Per the measure, the task force will advertise bids to have personalized letters printed and shipped to more than 6,900 businesses in the region. The letters will include a history of the Tweetsie Railroad line, a description of the Tweetsie trail project, including a new brochure to be printed, and ways the businesses can contribute financially to the trail project.
One of those ways businesses can contribute is to provide $250 toward the trail’s surface. Tweetsie Trail Chairman Dr. Dan Schumaier said businesses making this donation will have their company’s name displayed on a plaque at the trailhead and will receive a free advertisement for their business in the Johnson City News & Neighbor.
Schumaier estimated the cost of printing and shipping the letters would be around $6,000.
“We are going to recoup it, I’ll guarantee you,” he said.
While none of the Task Force members voted against the effort, some questioned the approach. While Clayton Stout said he was not opposed to the letters, he called the effort a “gamble” and said he would like to see follow-up attempts be made after the initial mailing. Ken Gough said he was not sure how effective an unsolicited mailing could be.
“Just to be devil’s advocate, I know I get a lot of fundraising requests and, if there is not a personal follow up or a personal appeal, frankly, they go in the trash,” Gough said.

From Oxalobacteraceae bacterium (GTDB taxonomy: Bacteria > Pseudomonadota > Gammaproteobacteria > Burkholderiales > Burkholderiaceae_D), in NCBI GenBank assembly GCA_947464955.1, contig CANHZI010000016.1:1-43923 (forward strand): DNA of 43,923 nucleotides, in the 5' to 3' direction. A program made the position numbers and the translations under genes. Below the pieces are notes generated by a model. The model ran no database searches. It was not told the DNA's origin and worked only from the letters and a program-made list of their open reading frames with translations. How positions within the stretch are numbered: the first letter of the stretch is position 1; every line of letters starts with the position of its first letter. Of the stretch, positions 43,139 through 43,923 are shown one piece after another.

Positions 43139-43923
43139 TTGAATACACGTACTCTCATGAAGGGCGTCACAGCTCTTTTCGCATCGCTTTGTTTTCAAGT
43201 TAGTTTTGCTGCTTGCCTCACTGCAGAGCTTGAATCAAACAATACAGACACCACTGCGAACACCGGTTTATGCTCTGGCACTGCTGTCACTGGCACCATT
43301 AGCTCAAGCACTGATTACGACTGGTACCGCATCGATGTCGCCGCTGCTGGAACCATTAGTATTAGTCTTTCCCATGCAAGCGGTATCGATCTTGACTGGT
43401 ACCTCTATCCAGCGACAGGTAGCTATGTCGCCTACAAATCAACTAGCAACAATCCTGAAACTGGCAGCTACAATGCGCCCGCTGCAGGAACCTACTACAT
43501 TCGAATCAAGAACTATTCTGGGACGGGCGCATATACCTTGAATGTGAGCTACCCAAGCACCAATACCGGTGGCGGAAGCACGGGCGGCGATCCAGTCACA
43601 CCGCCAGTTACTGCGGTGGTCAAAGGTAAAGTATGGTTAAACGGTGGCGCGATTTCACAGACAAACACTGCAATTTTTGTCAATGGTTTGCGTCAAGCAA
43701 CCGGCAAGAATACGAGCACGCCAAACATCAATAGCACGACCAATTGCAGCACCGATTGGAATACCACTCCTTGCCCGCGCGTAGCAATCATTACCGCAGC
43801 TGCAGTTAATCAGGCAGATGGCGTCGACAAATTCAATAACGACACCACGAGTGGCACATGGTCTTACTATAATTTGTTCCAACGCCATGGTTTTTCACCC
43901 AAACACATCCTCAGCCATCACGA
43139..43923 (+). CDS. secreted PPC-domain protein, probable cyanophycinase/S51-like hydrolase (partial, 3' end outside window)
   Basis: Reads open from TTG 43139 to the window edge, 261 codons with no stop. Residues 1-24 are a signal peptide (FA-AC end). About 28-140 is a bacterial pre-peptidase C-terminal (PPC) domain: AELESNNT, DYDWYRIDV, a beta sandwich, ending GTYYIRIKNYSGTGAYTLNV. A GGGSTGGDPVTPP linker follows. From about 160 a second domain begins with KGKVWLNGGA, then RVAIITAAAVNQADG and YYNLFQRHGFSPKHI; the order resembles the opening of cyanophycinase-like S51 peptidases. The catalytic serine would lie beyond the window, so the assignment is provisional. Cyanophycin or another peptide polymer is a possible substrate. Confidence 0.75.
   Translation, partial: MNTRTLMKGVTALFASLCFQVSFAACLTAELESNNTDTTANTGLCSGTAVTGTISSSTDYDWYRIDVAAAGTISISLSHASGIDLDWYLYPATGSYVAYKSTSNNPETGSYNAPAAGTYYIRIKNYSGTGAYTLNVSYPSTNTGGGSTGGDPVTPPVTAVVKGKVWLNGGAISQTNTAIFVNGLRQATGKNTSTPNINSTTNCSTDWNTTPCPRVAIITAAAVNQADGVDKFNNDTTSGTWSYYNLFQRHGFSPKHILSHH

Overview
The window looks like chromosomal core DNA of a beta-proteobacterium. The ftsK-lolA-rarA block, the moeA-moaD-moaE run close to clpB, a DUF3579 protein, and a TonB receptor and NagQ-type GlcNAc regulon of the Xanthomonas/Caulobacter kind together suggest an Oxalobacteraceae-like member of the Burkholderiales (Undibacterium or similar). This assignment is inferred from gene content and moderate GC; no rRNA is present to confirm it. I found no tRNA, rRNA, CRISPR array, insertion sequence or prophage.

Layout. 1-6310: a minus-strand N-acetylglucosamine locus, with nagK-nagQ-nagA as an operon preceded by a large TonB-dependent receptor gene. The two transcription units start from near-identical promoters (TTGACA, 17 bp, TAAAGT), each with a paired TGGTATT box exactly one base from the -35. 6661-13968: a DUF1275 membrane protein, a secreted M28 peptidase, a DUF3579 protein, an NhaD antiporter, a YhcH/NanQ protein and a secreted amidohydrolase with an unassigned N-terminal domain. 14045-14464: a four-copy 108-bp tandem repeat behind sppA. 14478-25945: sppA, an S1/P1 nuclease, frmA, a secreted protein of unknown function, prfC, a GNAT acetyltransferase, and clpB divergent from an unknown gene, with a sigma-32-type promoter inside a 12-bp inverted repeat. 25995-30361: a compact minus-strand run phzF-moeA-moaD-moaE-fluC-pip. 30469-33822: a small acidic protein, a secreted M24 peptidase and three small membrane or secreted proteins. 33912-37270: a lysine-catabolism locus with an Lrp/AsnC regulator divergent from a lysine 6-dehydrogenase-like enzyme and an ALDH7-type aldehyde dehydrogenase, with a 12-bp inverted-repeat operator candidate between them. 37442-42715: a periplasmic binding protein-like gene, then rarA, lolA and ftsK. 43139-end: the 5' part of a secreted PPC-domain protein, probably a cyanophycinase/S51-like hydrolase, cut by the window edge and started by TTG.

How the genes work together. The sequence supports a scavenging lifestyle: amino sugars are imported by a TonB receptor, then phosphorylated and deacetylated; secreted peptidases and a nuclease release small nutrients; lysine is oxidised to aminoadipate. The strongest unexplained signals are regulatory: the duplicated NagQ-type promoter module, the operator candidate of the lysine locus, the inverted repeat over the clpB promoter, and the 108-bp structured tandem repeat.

However, Ray Flynn said more than $86,000 has been raised for the project without a major fundraising effort and that the project has momentum.
“Everywhere I go, people are talking about the trail,” he said. “They want to see it happen and there’s no negative sentiment about it.”
Musician Andy Curtis has also recorded a song about the Tweetsie Railroad, and Schumaier said the song should soon be available for download on the Tweetsie Trail website for 99 cents. Funds raised from this will also go toward the trail project.
To date, $86,003.19 has been donated for the trail project. Schumaier said naming rights to one bridge along the trail route have not yet been sold, but he expects this to be done by the end of the month. He said the project is also slated to receive a $45,000 donation in the future.
When complete, the Tweetsie Trail will be a 10-mile pedestrian friendly path from Johnson City to Elizabethton. The project is East Tennessee’s first “Rails-to-Trails” project, as it calls for the conversion of unused railroad lines that run from Alabama and Legion streets in Johnson City and ending near the State Line Drive-In in Elizabethton into a pedestrian trail.
The trail is slated to open by Labor Day weekend, and plans to commemorate its opening were also discussed Tuesday. Flynn said officials have proposed the idea of holding a “run/walk” event when the trail opens.
“What we want to do is have this run/walk,” Flynn said. “It can be competitive for people who want to do it, but it can be just to get people on the trail. So the two reasons for it are to get people on the trail and to raise money.”
Flynn said the event still requires planning, and he is meeting with a group today to discuss it. Flynn said if the event managed to draw half of the more than 4,000 people that participate in the annual Up & At ‘Em Johnson City Turkey Trot, the event would be a success.
“The main focus is to get people on the trail and have a successful, fun experience, and to launch our Tweetsie Trail,” he said.